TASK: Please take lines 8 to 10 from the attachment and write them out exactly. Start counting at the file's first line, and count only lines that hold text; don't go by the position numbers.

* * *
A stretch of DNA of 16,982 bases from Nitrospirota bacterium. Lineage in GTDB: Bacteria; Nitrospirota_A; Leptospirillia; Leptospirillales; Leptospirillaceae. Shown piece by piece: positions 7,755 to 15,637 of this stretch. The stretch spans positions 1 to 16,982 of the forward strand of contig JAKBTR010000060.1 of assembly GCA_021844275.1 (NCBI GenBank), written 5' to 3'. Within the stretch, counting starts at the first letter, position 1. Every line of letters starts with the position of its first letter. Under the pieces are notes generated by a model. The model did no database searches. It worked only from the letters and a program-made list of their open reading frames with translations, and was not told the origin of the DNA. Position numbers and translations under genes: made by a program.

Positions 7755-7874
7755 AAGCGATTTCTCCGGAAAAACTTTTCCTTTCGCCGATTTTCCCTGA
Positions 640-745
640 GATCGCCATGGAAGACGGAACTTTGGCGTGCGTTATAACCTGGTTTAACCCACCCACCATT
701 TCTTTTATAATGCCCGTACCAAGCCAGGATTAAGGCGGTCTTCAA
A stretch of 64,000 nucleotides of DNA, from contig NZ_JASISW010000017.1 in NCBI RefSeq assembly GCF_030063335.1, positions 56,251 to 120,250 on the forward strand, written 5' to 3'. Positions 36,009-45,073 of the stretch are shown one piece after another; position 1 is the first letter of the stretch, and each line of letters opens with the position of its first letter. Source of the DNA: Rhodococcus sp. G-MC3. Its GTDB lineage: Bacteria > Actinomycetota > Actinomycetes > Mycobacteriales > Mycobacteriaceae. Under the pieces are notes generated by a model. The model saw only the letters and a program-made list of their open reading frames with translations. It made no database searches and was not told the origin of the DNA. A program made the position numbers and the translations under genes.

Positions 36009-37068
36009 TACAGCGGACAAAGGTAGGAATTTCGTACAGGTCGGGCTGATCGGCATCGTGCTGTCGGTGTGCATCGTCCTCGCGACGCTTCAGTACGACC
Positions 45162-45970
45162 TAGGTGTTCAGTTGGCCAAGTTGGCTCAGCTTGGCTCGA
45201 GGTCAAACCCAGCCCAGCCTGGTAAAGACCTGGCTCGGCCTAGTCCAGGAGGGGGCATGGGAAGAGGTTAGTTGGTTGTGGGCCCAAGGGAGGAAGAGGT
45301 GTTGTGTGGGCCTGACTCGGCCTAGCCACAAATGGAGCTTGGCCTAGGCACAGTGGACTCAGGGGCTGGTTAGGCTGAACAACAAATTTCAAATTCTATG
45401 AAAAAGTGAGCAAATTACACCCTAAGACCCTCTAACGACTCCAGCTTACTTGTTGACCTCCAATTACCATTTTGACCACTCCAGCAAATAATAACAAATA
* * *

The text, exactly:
Positions 36009-37068
36009 TACAGCGGACAAAGGTAGGAATTTCGTACAGGTCGGGCTGATCGGCATCGTGCTGTCGGTGTGCATCGTCCTCGCGACGCTTCAGTACGACC
Positions 45162-45970